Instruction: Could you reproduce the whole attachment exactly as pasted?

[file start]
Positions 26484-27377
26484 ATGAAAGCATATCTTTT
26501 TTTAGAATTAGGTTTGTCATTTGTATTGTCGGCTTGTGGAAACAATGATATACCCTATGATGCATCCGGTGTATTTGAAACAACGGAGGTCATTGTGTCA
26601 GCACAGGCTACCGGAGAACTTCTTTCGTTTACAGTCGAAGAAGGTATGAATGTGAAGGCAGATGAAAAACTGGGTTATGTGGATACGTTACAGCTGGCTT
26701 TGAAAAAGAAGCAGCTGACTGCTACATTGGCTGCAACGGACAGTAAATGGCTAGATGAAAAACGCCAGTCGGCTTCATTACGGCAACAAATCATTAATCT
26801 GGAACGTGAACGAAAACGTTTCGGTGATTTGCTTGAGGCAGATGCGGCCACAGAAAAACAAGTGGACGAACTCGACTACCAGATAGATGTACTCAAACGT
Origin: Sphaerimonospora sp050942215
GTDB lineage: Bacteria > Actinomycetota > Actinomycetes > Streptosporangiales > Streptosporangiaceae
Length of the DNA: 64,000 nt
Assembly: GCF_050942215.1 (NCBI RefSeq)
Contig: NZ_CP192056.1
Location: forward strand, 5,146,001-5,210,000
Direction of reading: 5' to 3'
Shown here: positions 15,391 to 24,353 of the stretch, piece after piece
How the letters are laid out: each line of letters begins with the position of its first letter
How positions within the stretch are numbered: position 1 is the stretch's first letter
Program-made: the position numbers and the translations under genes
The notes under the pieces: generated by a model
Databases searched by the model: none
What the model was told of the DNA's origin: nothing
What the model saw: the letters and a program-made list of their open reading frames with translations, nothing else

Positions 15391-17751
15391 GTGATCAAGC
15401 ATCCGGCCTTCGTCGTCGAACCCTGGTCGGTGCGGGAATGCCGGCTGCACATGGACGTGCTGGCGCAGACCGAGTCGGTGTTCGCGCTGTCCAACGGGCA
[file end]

Positions 26484-27377
26484 ATGAAAGCATATCTTTT
26501 TTTAGAATTAGGTTTGTCATTTGTATTGTCGGCTTGTGGAAACAATGATATACCCTATGATGCATCCGGTGTATTTGAAACAACGGAGGTCATTGTGTCA
26601 GCACAGGCTACCGGAGAACTTCTTTCGTTTACAGTCGAAGAAGGTATGAATGTGAAGGCAGATGAAAAACTGGGTTATGTGGATACGTTACAGCTGGCTT
26701 TGAAAAAGAAGCAGCTGACTGCTACATTGGCTGCAACGGACAGTAAATGGCTAGATGAAAAACGCCAGTCGGCTTCATTACGGCAACAAATCATTAATCT
26801 GGAACGTGAACGAAAACGTTTCGGTGATTTGCTTGAGGCAGATGCGGCCACAGAAAAACAAGTGGACGAACTCGACTACCAGATAGATGTACTCAAACGT
Origin: Sphaerimonospora sp050942215
GTDB lineage: Bacteria > Actinomycetota > Actinomycetes > Streptosporangiales > Streptosporangiaceae
Length of the DNA: 64,000 nt
Assembly: GCF_050942215.1 (NCBI RefSeq)
Contig: NZ_CP192056.1
Location: forward strand, 5,146,001-5,210,000
Direction of reading: 5' to 3'
Shown here: positions 15,391 to 24,353 of the stretch, piece after piece
How the letters are laid out: each line of letters begins with the position of its first letter
How positions within the stretch are numbered: position 1 is the stretch's first letter
Program-made: the position numbers and the translations under genes
The notes under the pieces: generated by a model
Databases searched by the model: none
What the model was told of the DNA's origin: nothing
What the model saw: the letters and a program-made list of their open reading frames with translations, nothing else

Positions 15391-17751
15391 GTGATCAAGC
15401 ATCCGGCCTTCGTCGTCGAACCCTGGTCGGTGCGGGAATGCCGGCTGCACATGGACGTGCTGGCGCAGACCGAGTCGGTGTTCGCGCTGTCCAACGGGCA